Wednesday April 24, 2024
THE LEHMAN TRILOGY
Review

THE LEHMAN TRILOGY

By Diana Simmonds
March 3 2024

THE LEHMAN TRILOGY, National Theatre and Neal Street Productions at the Theatre Royal, Sydney to 24 March 2024. Photography: Daniel Boud

Timing is everything. When eminent Italian playwright/author Stefano Massini’s radio play-poem Qualcosa Sui Lehman (Something About Lehman) was first published as a (massive) novel in 2016, it was just eight years after its final scene: the Global Financial Crisis. However, the GFC is now a generation in the past, already reduced to Economics 101 footnotes and ill-understood or misremembered by everyone else.

Timing is everything. This three-hour-plus stage play, adapted by Ben Powers and directed by Sam Mendes for the National Theatre in 2018 had one golden year. In it, the production achieved cartloads of plaudits, awards, and nominations at the National Theatre, the West End, and New York and Broadway before another cataclysmic event – the Covid-19 Pandemic of 2019-onwards – spoilt its party.

Timing is everything. A handsome production arrives in Sydney in 2024, seven years on from that initial success, and into a different world. Ukraine, Gaza, $80 million for a waterfront mansion, Alexei Navalny, AI. And it seems The Lehman Trilogy is now a curiosity with a superb cast of three – Howard W Overshown, Aaron Krohn, and Adrian Schiller – rather than anything more relevant or urgent.

Unlike other now-mythic catastrophes – the world wars, the 1929 Depression – the GFC as yet lacks an All Quiet On The Western Front or Grapes of Wrath to make it popularly memorable. And The Lehman Trilogy is not it. Although the third act of its wordy denouement covers the event, it’s too weighed down by finance jargon and abstracts to deliver either drama or clarity.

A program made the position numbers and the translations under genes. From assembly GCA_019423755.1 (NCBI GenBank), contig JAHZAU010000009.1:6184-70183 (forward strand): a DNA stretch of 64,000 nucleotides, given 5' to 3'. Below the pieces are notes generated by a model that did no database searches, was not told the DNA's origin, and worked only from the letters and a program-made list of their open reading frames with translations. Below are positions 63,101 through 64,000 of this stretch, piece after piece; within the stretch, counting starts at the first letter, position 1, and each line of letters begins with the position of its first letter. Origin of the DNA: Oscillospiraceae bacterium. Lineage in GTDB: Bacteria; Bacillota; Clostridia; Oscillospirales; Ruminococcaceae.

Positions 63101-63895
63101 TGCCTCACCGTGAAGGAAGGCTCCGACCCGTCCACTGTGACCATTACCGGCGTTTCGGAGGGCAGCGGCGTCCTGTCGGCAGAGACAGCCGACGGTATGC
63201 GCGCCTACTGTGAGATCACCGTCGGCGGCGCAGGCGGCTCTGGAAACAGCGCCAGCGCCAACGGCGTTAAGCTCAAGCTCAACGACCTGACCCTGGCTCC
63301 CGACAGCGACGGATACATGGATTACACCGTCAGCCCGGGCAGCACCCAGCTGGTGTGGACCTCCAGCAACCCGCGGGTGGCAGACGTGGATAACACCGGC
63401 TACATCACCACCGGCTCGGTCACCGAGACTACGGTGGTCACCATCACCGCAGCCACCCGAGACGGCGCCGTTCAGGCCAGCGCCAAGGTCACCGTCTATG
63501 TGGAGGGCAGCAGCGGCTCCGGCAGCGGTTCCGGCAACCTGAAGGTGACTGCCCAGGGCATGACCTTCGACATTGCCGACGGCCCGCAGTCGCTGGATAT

THE LEHMAN TRILOGY

Timing is everything. The Lehmans sailed to America from Bavaria in 1844, in pursuit of the dream of a better life. The play opens on the first arrival: best shoes on for Hayum “Henry” Lehman (Schiller) as he takes his first steps ashore in the New World, to his future. It’s a simple and moving moment of humanity in a script that mainly fails to deliver that warmth.

That’s the problem with a saga about three brothers whose passion in life was making money, and making that money make more money. The wives and children are reduced to ciphers and the humour derived from them is as caricatures depicted by one or other of the actors. However, there is one memorably fanciful scene in which a Lehman apparently invented consumerism.

Timing is everything. Although the saga of the brothers and the play begins in 1844, their bank’s collapse occurs 39 years after the last Lehman to front it is dead. The men who come after are neither Lehmans nor interesting and the action is reduced to theatre’s chief no-no: telling rather than showing. If economics and banking were not already as tedious as toothache, the unabashed resort to an increasingly urgent recitation of events makes it even more obvious.

Timing is everything. The fabled Es Devlin, designer of boxes within boxes, delivers much of the excitement generated by The Lehman Trilogy as the actors and the revolving glass office box constantly interact. As it turns so does time: from their Alabama shopfront to cotton fields and the Civil War (curiously, both minus slavery). From commodities to intangibles and the making of money for money’s sake.

THE LEHMAN TRILOGY

Timing is everything. The panorama behind the glass box also turns: from ocean to rows of cotton, to the low-rise of early New York, then up and up to its more recognisable skyline. And all while the actors move from event to event, room to room, as dozens of archive boxes are placed and re-placed, stacked and re-stacked to represent every aspect of Lehman life. It’s mesmerising and highly effective, complemented by superb lighting and video design (Luke Halls and Jon Clark). The mechanics of performance are rarely so well demonstrated.

Ultimately The Lehman Trilogy is a family saga, an American history, and a summer course in modern economics that’s at once too much and not enough. It’s fascinating and frustrating yet the performances of Howard W Overshown, Aaron Krohn, and Adrian Schiller are breathtaking. A (glass) cabinet of curiosities whose day has come and gone. Timing is everything

 

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